10) Use patterns to show that a power with an exponent of zero is equal to one.

1. $3^4 = 81$

2.$3^3 = 27$

3.$3^2 = 9$

4.$3^1 = 3$

5. $3^0 = 1$

As you go down this scale, each time the answer is divided by three, so in the end, 3 divided by 3 is one, so $3^0$ is one.

11.  Explain the law for powers with negative exponents.

If you have a power with a negative exponent, you can turn it into  a fraction using its reciprocal at the fraction, with a positive exponent.

$3^{-5} = \frac{1}{3^5}$

12. Use patterns to explain the negative exponent law

1.$2^3 = 8$

2.$2^2 = 4$

3. $2^1 = 2$

4. $2^0 = 1$

5. $2^{-1} = \frac{1}{2}$

6. $2^{-2} = \frac{1}{4}$

as you go down in this table, each time the quotient divides by two, so 1 divided by 2 equals $\frac{1}{2}$

13. I can apply the exponent laws to powers with both integral and variable bases.

When you add in a variable to any exponent laws, it works the same as with any integral. $2^4\cdot2^2 = 2^{4+2} = 2^6$. with variables it is the same. $x^4\cdot x^2 = x^{4+2} = x^6$

14. I can identify the error in a simplification of an expression involving powers.

15)  Use the order of operations on expressions with powers.

$\frac{3^3\times3^{-1}}{4^2}\times\frac{2^3}{2^2}$

first I would simplify the exponents on the threes. $3^{3+(-1)} = 3^2$. Then I would solve for all the exponents, and that would result in $\frac{9}{16}\times\frac{2}{1}$. That will equal to $\frac{18}{16} = \frac{9}{8}$

16)  Determine the sum and difference of two powers.

There isn’t any laws in order to find the sum and the difference of two powers, you just have to solve for it yourself by using BEDMAS to fint the answer. $4^3 - 4^2 = 64 - 16 = 48$,  $5^2 - 2^3 = 25 - 8 = 17$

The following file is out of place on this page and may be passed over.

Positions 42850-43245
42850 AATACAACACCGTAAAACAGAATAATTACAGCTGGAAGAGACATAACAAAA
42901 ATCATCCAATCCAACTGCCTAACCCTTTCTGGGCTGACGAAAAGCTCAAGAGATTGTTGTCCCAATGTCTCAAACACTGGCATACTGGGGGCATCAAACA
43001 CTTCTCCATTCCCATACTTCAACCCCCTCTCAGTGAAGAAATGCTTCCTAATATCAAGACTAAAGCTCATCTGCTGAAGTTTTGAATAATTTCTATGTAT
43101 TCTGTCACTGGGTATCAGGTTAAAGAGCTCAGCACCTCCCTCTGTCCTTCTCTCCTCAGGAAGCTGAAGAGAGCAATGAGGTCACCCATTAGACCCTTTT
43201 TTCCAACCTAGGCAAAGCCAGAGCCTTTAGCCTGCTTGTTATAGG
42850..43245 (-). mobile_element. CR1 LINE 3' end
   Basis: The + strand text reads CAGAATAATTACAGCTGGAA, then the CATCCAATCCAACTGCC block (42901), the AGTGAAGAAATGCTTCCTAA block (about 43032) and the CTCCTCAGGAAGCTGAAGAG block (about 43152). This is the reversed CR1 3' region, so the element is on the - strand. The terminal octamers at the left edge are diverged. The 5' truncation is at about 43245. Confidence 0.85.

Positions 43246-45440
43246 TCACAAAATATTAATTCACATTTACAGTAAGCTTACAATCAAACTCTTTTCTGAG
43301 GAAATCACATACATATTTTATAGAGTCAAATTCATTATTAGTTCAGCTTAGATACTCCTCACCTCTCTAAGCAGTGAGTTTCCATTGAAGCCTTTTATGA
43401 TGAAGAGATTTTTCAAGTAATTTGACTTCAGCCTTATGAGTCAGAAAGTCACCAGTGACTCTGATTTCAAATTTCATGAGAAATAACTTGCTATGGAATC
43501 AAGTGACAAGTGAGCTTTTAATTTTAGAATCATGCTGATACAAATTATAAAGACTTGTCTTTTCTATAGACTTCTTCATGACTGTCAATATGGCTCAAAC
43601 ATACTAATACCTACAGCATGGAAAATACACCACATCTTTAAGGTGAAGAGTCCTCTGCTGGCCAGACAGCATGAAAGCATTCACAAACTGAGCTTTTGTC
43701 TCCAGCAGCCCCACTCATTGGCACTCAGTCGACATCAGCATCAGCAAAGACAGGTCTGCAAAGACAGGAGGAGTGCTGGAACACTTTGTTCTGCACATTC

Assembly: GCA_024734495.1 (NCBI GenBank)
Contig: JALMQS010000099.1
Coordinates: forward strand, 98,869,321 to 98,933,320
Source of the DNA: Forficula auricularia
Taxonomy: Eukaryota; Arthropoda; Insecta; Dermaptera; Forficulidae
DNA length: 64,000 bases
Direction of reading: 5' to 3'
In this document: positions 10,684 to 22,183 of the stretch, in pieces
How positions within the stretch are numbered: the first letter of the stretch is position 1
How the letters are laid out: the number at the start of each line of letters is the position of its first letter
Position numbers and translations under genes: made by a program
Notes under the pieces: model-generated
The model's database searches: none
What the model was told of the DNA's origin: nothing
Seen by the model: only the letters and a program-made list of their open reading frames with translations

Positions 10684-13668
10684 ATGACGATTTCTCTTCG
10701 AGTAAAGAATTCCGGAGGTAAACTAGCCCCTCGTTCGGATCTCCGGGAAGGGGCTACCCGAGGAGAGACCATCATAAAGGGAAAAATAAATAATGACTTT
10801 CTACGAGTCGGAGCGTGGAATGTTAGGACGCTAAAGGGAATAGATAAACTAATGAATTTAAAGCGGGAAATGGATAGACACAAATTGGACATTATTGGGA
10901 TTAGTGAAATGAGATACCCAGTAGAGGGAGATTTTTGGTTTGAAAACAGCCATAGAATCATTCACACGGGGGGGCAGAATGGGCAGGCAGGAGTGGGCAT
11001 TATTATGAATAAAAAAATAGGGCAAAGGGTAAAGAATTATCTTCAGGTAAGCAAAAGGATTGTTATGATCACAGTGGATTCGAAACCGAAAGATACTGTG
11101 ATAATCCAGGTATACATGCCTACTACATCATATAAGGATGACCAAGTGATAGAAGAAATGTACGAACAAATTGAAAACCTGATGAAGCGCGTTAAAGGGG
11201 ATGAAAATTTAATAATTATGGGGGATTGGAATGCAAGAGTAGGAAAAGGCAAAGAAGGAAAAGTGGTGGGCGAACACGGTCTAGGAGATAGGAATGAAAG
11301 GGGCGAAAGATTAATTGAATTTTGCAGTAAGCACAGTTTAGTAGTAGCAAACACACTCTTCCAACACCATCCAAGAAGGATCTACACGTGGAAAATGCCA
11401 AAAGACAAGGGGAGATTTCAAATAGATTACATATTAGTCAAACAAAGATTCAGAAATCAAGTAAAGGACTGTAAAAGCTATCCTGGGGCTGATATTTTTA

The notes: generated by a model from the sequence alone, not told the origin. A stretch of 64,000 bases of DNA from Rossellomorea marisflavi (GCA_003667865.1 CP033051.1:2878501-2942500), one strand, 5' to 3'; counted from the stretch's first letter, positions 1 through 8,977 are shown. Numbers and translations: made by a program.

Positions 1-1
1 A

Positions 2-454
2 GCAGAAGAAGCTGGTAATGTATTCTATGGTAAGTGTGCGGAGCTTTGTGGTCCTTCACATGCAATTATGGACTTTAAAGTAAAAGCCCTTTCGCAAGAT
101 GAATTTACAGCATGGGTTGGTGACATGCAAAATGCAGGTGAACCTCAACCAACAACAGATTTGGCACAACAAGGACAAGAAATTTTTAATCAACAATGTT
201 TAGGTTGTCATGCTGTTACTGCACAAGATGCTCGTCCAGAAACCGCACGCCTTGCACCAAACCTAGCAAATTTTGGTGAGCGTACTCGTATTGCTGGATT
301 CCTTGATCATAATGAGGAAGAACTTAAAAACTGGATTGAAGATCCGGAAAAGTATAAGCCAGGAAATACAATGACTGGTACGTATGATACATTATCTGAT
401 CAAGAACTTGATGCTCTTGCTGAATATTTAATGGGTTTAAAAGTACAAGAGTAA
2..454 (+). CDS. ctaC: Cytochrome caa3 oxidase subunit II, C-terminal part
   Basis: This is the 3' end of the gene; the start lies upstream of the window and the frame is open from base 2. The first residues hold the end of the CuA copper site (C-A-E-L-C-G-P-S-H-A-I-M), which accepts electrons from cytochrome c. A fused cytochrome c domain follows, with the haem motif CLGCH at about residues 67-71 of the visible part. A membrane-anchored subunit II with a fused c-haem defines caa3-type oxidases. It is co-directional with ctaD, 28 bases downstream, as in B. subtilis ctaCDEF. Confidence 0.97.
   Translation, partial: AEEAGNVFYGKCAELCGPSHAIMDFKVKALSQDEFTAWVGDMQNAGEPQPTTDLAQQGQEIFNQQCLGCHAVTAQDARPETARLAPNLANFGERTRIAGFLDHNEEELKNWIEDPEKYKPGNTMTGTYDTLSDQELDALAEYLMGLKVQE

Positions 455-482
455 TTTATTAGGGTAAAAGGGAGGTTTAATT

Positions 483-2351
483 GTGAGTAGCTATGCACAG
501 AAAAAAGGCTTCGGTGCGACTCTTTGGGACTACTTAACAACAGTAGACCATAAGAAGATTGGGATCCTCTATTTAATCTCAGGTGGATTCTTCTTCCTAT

17)  Identify the error in applying the order of operations in an incorrect solution.

$7^2 - 3^2\times2^3$ = $[7-3]\times2^{2-2\times3}$ = $8^0 = 1$

first of all, you need to follow BEDMAS when completing these problems. one of the first errors is, they multiplied all the bases together, which you are never supposed to do in any power related law. then, they added and multiplied the exponents, and did this in the wrong order according to BEDMAS. How you are supposed to answer this question correctly, is first, you evaluate all the exponents. this bring us to $49 - 9\times8$ = 49 – 72 = -23.

18) Use powers to solve problems (measurement problems)

if you had a 6 cm side length of a shaded square with another square with a side length of 4 cm of an un-shaded square inside, how mush of the shaded part is left.

To right out this question is power format, would be $6^2cm - 4^2cm$  and would equal 36cm – 16cm = $20 cm^2$

19) Use powers to solve problems (growth problems)

If my dog weighs 40 pounds as a puppy, and doubles his body weight every year, how much will he weigh by 3 years? 4 years? 6 years?

In 3 years: $40\times2^3$ = 320

In 4 years: $40\times2^4$ = 640

In 6 years: $40\times2^6$ = 2560

20) Applying the order of operations on expressions with powers involving negative exponents and variable bases.

$3^{-3}\times y^3\div y^{-2}\times y^3$

1. $3^{-3} = \frac{1}{9}$

2. $y^{3-([-2]+3)} = y^2$

3. $\frac{y^2}{9}$